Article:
10.Identify and understand emotions and move discussion to approaches, strategies anddesired outcomes.
1. Anxiety and Denial : People generally react badly to change. Individuals become aware that they don’t have the control over the event(s) nor do they have a complete understanding why, how and the change’s longer-term effects. They also may not have enough information to adequately process the change. 2. Happiness: People recognize that their viewpoints are shared by others and there is a sense of anticipation and excitement that improvement through is coming. The organization must manage and curb unrealistic expectations while still maintaining a positive feel of followers accepting the change. 3. Fear : Follower’s self-perception is changing, and they start questioning the benefits of the change and if they will be able to adapt. 4. Threat: Still in the resistance stage, it is totally normal for people to feel threatened that the imminent change will possibly alter their lifestyle, way of thinking, and 5. Guilt and Disillusionment: In this stage, individuals conduct a self-analysis, identifying their core beliefs and impact of their inappropriate actions. They also may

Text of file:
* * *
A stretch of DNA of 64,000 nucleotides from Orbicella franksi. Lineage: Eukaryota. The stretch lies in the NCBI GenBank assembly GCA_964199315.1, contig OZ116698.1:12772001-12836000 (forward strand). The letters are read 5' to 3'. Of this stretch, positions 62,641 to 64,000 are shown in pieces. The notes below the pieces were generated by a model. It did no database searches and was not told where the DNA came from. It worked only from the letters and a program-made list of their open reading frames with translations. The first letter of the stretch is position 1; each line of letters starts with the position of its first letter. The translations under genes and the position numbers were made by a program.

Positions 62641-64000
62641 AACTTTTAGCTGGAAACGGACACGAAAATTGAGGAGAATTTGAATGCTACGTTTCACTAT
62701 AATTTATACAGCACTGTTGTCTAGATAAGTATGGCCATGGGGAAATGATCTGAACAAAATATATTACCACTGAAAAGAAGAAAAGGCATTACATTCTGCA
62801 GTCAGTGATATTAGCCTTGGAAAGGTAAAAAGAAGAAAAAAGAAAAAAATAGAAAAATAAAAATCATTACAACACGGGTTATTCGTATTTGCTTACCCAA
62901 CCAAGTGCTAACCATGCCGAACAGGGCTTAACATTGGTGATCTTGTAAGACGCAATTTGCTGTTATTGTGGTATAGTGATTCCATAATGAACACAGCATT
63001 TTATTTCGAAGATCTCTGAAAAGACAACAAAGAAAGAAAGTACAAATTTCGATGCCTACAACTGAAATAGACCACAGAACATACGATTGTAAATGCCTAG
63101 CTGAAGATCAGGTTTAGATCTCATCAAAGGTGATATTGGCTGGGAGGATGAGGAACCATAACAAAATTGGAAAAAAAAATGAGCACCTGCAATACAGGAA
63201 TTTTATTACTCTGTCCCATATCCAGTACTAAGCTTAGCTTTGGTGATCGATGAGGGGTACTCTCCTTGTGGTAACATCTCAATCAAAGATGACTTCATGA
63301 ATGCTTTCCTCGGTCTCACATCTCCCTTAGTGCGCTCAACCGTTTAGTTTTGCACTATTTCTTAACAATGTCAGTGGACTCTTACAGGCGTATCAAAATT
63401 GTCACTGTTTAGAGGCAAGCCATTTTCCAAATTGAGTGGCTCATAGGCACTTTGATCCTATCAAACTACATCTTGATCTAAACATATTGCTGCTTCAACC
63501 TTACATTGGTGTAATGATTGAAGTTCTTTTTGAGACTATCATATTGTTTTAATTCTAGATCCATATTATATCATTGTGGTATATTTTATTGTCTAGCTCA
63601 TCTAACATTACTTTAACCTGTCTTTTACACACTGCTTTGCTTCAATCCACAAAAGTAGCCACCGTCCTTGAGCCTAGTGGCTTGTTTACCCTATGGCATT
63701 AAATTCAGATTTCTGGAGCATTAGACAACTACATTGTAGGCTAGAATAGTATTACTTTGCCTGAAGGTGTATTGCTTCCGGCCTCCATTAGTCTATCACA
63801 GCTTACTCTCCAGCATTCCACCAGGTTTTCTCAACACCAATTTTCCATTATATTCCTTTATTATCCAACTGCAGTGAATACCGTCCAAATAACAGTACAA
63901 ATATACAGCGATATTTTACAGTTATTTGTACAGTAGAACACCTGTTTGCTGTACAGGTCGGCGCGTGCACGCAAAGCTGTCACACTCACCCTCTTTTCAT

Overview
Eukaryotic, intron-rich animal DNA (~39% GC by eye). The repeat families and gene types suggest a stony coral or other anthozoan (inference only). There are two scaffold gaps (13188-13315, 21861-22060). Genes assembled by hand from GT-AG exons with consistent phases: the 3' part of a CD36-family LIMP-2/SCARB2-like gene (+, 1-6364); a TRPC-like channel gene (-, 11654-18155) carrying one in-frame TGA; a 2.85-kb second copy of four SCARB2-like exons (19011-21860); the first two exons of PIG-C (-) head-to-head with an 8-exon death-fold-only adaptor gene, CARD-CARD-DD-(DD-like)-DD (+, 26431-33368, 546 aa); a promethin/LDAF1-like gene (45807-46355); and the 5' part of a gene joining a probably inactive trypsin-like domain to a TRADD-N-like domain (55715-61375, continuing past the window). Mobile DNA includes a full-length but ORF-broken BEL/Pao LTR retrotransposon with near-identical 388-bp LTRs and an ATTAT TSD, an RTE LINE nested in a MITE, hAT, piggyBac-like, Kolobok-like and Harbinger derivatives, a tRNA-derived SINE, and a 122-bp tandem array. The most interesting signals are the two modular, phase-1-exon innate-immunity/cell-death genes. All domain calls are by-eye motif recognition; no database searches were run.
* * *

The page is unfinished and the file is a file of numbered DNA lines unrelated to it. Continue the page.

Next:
recognize that their goals and ideas are contrary to the organization’s. If they can’t reconcile their beliefs, then they may leave the organization. 6. Depression and Hostility: There is a general lack of motivation and confusion as individuals don’t know how to act and if they will “fit” into this new environment. They also lack a clear vision of the future. 7. Gradual Acceptance: In order for the acceptance of change, it’s important that the manager make the transition effective and as painless as possible. Understand individuals’ perception of the past, present and future, and what they are losing in the change and what they are gaining. 8. Moving Forward: Some people move more quickly through the stages than others, depending on their temperament, self-perception, life experiences, degree of control and so on. An effective change agent is able to plot where people are on the transition curve and respond appropriately. People who can work through the stages of transition quickly and see the changes as a positive outcome, will “champion” the cause. For leaders, it is important to recognize these people as they can be your
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- Spring '14
- collaborative leadership